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Genevieve Misfeldt Sonty ’04

When you arrived at Lake Forest College, did you know you wanted to major in history?

Yes, my freshman World history teacher cultivated my curiosity in the subject and from that point forward, I knew history was the discipline I wanted to study and teach.  While personal experiences led me to study the historical origins of inequity and injustice, I was drawn to the ways in which individuals, policies, and structures address these significant challenges.  Guided by a commitment to social justice and human rights, I continue to make this study a part of my work as a history teacher as Highland Park High School.

What was your area of focus in history?

I specialized in American history, with an emphasis on the 20th century.  I fondly recall writing about ‘Fighting Bob’ LaFollette from my home state of Wisconsin in Rosswurm’s HIST 121:  Modern America and HIST 328: Race and Racism, where we traced the roots of racism back to its earliest chapters in American history to illuminate the institution in its present context.

I have no doubt that my training successfully prepared me to teach American Studies to high school students after graduation.

Was there a particular piece of work that you remember as especially rewarding or challenging?

I remember HIST 120 with Professor Ebner like it was yesterday.  It was the first class I took in the History department my first semester at LFC.  It was so intimidating initially that I thought I wanted to drop out of school and transfer to a school closer to home (looking back, I laugh at the thought of this).  In reflection, what was so intimidating about it were the expectations Professor Ebner had for his students: writing a one-page paper for every class, lots of reading (!), contributing to discussion.  It was intimidating because he believed I could do it.  I had never had a teacher challenge me in that way before.  After just a few weeks, I began to believe I could do it too.  Professor Ebner helped me recognize my own strengths and his encouragement helped to motivate me through the rest of my experiences at the College.  He would serve as my advisor throughout my four years, including supervising my senior symposium topic, and continues to act as a mentor to me today.  His belief in me and the high expectations he held for his students are characteristics I try to emulate with my students.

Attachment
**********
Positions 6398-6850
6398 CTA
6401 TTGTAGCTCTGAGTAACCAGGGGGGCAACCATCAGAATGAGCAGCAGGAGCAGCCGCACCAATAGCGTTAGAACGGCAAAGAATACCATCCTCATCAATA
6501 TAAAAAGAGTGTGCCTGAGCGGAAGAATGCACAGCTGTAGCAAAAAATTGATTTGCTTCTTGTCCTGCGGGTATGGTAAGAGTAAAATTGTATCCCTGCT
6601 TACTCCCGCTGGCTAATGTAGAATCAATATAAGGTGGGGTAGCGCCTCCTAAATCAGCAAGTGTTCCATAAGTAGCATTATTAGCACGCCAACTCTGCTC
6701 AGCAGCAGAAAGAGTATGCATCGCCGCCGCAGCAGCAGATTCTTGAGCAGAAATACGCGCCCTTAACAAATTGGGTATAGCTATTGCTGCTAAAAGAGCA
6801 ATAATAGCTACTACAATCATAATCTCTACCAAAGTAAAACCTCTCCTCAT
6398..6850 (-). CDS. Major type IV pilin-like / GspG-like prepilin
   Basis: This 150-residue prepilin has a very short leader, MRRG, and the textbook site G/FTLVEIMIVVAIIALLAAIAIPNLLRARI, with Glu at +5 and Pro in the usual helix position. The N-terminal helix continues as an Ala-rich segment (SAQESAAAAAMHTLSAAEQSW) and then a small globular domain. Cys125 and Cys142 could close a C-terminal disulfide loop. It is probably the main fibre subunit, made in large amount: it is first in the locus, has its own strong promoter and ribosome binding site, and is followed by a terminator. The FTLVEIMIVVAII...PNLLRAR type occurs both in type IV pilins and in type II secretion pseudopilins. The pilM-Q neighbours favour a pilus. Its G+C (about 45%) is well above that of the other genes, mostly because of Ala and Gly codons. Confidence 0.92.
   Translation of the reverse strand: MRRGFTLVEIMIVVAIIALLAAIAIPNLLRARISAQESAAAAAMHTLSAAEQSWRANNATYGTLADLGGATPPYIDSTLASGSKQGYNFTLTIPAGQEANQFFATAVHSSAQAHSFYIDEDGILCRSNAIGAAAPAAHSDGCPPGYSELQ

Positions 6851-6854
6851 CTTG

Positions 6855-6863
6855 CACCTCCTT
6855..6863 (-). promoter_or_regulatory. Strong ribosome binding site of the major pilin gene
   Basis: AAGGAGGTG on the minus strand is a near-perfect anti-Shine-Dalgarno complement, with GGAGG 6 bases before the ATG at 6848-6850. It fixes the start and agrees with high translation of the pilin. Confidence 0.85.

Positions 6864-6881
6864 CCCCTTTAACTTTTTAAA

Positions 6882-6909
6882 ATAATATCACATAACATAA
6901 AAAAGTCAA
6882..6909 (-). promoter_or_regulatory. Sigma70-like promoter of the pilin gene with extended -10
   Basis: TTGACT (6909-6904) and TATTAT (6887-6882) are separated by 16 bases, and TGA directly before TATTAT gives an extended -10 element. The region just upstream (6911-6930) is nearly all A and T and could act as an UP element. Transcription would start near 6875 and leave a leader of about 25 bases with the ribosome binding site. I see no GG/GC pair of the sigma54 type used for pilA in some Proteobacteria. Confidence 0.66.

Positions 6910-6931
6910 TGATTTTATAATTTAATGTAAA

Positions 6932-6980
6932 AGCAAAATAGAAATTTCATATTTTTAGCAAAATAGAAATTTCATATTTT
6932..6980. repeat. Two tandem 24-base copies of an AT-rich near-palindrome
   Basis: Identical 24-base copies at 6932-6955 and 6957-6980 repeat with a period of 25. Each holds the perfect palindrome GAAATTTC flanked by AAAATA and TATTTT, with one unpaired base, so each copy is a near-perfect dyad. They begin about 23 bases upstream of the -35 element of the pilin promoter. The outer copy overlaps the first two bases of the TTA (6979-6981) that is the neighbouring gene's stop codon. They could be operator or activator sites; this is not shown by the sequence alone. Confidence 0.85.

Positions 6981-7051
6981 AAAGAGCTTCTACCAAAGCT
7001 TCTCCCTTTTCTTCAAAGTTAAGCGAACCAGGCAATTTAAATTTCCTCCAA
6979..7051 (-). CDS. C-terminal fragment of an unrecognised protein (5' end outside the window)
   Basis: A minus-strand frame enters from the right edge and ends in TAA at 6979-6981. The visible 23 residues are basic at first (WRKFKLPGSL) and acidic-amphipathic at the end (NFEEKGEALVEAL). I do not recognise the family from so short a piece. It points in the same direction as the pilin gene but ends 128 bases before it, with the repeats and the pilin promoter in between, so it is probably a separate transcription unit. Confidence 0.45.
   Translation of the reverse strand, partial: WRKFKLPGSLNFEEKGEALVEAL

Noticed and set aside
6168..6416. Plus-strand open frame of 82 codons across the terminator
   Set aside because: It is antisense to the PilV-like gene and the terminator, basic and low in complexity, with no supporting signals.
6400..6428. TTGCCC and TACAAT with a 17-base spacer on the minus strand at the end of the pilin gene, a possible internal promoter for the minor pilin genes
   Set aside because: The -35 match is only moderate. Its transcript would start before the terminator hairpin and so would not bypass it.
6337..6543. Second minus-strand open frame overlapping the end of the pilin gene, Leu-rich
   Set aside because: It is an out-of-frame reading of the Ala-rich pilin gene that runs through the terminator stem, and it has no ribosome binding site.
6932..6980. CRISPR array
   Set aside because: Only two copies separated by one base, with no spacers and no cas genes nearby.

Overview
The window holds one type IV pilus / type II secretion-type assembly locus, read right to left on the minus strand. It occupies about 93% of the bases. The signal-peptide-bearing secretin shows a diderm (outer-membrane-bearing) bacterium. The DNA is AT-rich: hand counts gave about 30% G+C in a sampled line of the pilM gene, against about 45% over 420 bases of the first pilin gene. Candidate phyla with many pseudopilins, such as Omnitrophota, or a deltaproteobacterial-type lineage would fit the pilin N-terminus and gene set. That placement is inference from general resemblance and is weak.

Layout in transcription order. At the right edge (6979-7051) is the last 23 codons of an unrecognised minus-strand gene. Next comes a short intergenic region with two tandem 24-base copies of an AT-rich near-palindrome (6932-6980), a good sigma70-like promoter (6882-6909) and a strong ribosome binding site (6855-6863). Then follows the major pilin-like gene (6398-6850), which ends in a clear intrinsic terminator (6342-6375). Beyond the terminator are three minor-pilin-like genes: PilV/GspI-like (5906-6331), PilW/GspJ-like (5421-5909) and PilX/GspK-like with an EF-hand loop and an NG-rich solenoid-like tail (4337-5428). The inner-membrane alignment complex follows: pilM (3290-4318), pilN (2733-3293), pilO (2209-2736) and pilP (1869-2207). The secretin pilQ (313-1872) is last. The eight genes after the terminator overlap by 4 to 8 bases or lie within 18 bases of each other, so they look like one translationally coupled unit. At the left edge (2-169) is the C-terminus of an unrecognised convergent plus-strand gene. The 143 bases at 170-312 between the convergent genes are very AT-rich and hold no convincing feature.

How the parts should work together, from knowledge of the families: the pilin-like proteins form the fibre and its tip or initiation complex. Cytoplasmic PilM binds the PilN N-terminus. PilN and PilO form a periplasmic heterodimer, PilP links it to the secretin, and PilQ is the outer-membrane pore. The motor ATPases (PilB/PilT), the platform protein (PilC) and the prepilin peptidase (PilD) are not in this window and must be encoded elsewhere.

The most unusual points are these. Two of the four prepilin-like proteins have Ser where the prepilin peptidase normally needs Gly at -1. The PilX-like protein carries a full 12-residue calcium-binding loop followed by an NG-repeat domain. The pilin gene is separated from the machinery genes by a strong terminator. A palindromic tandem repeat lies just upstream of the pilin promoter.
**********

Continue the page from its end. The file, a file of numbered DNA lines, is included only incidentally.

While my senior writing wasn’t a thesis per say–it was a labor of love.  Under Professor Ebner’s supervision, I wrote about the role that Chief Justice Earl Warren played in the unanimous Brown decision and subsequently, President Eisenhower’s reluctant leadership in the Civil Rights Movement.  I loved the ownership I had in the process–every source I found was up to me to interpret, to place into context, to weigh carefully.  And I’ll admit, while the initial page limitations scared me (I recall it being close to 40 pages–a far cry from the one page that used to intimidate me in HIST 120), by the time my research was complete, the paper wrote itself.  It’s a piece of work I’m still really proud of because I think it symbolizes my evolution as a student of history.

How did your history major prepare you for advanced studies?

I have my Masters degree in Education from Loyola University, yet I would credit my history degree for my success in that program.  In order to be an educational leader, one must understand our nation’s history and its legal institutions.  From my School Law class to the Philosophy of Education, my experiences at Lake Forest College prepared me to succeed in a Masters level program.  Both in terms of content and skills–I knew how to construct an argument and write coherently and persuasively.  I had valuable prior knowledge to allow me to explore topics more deeply and to ask more nuanced questions.  I became the go-to person when my peers had questions because I had the content background.

Many of our students worry that traditional liberal arts majors (particularly in the humanities) will not translate to job skills. Share your advice.

As a former department chair responsible for hiring future Social Studies teachers, I was always impressed with students who had a major in History (or a double major in History and Education) because their content knowledge was strong.  An increasing number of candidates enter the field of education without a strong foundation of content in their area of instruction.  It’s one of the things I loved most about my program at Lake Forest College–I was required to double major.  A History major gives you the chance to become an expert researcher and writer in a field or topic of interest to you, while also giving you a broader context to understand larger patterns.  That’s a unique skill–one that’s incredibly valuable in today’s job market.

How do the skills and knowledge you acquired in your history major inform your day-to-day work?

  • The power of primary source material in transforming the way students think about history as a discipline.
  • I am mindful of the need for multiple perspectives, of other sources, of the stories that are missing when it comes to making decisions for kids.
  • The ability to write well.  As a teacher of history, I am also a teacher of writing.  I apply the lessons I learned in Young Hall everyday (no joke!) as I help my students grow in their ability to express an argument cogently.
  • My training in history has equipped me with a questioning habit of mind and my masters’ degree has further sharpened my approach of framing questions within a larger social and educational context.

Is there anything else you would like to add?

Can I come back and be a student again?